The methodology designed by the Swiss JSSR Team to support SDC and partners, the Secretary for Security (SEDS), was adjusted in accordance with expressed needs over time. This resulted in a heavy focus on strategic change management of the police applying tools consistent with a conflict-sensitive programme management (CSPM) approach. 

However, it was only in the later phases of the backstopping that the Swiss JSSR Team was able to effectively exploit a key entry point for gender equality promotion. When supporting the SEDS Strategic Planning Unit (SPU) theory of change (ToC) design for the implementation of their national strategy, the Swiss JSSR Team was able to steer the ToC Working Group towards alignment with national policies on gender equality.

Key to this was the vocal support of the Head of the SPU who would also become a key ally and cornerstone of the proposed ToC (see video link). The subsequent missions were able to build on this momentum by actively seeking more gender equality entry points as part of the monitoring of the SDC support programme results framework, which was a central component of the backstopping. Other factors that enabled the Swiss JSSR Team to promote gender equality in the backstopping was the incorporation of a national expert, who brought valuable experience working with women’s organisations, and an ISSAT SSR Officer specialising in human rights-based approaches (HRBA).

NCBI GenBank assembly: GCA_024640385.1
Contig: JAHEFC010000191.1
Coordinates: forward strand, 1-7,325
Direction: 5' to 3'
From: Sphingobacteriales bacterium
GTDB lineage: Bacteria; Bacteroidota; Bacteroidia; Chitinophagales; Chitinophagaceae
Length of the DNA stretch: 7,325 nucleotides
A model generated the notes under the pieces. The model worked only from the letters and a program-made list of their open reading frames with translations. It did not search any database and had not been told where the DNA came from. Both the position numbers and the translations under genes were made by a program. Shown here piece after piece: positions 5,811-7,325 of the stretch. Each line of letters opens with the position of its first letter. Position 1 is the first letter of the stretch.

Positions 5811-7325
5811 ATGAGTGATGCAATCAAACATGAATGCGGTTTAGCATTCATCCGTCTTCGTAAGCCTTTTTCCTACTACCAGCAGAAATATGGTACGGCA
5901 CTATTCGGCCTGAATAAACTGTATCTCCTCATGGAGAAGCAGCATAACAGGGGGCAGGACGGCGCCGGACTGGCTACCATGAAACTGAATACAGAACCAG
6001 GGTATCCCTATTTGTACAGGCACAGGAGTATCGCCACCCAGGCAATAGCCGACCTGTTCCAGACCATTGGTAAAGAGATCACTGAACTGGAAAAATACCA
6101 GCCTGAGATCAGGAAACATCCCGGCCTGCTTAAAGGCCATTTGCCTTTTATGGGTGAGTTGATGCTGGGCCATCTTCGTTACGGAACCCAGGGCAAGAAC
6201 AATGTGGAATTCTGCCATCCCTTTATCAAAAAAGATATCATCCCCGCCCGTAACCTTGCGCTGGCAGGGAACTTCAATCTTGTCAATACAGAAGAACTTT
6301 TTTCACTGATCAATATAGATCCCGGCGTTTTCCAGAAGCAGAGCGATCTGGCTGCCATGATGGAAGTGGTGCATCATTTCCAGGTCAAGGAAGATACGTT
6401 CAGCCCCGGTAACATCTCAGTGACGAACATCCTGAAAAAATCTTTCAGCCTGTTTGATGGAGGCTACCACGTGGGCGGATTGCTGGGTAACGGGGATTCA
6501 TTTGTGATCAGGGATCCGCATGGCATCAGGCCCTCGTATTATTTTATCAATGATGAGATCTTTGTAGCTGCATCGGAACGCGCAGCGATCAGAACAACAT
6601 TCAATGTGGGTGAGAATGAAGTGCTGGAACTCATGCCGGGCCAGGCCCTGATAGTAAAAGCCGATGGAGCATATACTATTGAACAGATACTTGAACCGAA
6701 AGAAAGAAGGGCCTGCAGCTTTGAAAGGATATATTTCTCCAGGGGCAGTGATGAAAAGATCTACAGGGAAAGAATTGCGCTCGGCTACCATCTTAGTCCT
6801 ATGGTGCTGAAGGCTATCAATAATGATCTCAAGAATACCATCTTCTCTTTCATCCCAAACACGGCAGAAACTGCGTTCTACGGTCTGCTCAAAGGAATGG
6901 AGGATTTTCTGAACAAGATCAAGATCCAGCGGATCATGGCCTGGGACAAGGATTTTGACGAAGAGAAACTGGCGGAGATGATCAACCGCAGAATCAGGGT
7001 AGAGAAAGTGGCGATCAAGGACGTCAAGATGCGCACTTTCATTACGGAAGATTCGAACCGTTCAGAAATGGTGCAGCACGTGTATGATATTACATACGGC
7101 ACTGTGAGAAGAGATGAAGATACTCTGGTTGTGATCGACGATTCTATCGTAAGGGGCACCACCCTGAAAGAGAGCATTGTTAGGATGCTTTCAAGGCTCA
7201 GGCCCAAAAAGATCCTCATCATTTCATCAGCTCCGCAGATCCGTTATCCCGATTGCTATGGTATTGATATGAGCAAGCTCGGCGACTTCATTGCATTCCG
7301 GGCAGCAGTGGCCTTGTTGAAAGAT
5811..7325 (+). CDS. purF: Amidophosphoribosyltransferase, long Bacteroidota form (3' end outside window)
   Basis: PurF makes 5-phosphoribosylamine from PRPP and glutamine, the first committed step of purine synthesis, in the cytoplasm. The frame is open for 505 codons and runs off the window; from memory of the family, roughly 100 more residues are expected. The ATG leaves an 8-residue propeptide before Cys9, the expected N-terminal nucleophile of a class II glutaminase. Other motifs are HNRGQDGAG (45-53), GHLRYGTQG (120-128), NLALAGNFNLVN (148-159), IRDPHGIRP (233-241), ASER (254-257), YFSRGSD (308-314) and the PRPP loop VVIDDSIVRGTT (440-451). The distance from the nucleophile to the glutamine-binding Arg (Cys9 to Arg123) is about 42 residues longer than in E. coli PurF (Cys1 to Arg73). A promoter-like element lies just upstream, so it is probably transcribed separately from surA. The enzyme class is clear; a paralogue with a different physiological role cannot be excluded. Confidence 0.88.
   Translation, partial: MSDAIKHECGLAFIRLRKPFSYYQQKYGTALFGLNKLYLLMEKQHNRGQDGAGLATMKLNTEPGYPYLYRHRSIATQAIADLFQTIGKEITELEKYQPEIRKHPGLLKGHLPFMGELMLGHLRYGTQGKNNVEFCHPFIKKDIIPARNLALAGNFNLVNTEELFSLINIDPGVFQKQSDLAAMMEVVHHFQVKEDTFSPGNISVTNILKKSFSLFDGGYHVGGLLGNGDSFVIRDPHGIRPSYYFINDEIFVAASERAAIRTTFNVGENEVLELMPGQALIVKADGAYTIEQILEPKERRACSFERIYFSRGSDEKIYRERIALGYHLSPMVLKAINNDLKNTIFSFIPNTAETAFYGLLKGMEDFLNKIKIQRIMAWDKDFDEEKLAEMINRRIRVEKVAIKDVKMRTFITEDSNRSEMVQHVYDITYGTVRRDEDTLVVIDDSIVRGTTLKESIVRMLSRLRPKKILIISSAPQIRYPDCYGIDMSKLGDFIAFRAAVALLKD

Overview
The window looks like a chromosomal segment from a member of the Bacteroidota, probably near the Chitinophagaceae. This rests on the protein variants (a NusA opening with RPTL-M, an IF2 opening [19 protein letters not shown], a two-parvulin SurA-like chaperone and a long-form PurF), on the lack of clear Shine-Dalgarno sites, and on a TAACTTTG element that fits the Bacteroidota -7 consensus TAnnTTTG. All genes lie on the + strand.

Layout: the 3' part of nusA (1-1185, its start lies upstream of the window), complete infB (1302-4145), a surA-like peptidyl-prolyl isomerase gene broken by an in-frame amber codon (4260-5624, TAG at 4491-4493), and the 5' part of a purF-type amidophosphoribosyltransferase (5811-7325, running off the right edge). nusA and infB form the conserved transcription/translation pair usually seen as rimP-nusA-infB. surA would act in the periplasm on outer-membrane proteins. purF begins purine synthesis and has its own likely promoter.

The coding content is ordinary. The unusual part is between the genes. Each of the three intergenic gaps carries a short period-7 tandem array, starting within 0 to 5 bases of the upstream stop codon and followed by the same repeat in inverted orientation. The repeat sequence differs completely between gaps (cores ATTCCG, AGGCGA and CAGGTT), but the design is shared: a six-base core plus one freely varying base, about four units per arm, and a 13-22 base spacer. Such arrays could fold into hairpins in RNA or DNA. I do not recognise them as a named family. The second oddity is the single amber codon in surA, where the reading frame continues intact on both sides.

During one backstopping mission in 2017, workshops with the SDC were conducted in Tegucigalpa to specifically identify HRBA and gender equality entry points in their new police reform support programme. Working through a conflict-sensitive scenario analysis it was recommended that the new programme should seek the development of internal policies that would strengthen system-wide internal complaints mechanisms. Such policies should include those specifically for addressing gender quality and sexual harassment, in contrast to another proposal to support the creation of a gender unit in the police basic training college which would be expected to respond to complaints in the backdrop of a system lacking supporting policies. A parallel recommendation included the promotion of a female police officer’s association, which would aim to influence internal policy on gender equality. This recommendation was inspired by the female police officer’s Association created in Ecuador in 2017. However, after consulting with the national counterpart, it was decided the timing was not appropriate citing a fear of stigmatisation or backlash against officers championing such a proposal.